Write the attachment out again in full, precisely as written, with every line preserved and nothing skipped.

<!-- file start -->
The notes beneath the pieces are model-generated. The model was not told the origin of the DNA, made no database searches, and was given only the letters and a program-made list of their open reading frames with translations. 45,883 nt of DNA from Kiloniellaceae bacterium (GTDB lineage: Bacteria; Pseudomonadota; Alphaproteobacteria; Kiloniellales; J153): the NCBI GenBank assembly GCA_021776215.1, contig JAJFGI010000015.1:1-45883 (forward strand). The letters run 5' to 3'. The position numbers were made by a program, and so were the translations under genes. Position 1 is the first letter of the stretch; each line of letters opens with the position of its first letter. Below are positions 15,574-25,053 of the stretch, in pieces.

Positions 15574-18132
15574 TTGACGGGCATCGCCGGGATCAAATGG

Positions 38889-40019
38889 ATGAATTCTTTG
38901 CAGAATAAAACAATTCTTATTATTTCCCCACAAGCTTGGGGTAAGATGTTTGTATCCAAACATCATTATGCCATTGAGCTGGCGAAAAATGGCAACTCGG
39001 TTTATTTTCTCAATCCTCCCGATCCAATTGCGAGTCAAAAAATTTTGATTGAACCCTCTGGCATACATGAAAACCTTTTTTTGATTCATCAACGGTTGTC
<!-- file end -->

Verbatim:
The notes beneath the pieces are model-generated. The model was not told the origin of the DNA, made no database searches, and was given only the letters and a program-made list of their open reading frames with translations. 45,883 nt of DNA from Kiloniellaceae bacterium (GTDB lineage: Bacteria; Pseudomonadota; Alphaproteobacteria; Kiloniellales; J153): the NCBI GenBank assembly GCA_021776215.1, contig JAJFGI010000015.1:1-45883 (forward strand). The letters run 5' to 3'. The position numbers were made by a program, and so were the translations under genes. Position 1 is the first letter of the stretch; each line of letters opens with the position of its first letter. Below are positions 15,574-25,053 of the stretch, in pieces.

Positions 15574-18132
15574 TTGACGGGCATCGCCGGGATCAAATGG

Positions 38889-40019
38889 ATGAATTCTTTG
38901 CAGAATAAAACAATTCTTATTATTTCCCCACAAGCTTGGGGTAAGATGTTTGTATCCAAACATCATTATGCCATTGAGCTGGCGAAAAATGGCAACTCGG
39001 TTTATTTTCTCAATCCTCCCGATCCAATTGCGAGTCAAAAAATTTTGATTGAACCCTCTGGCATACATGAAAACCTTTTTTTGATTCATCAACGGTTGTC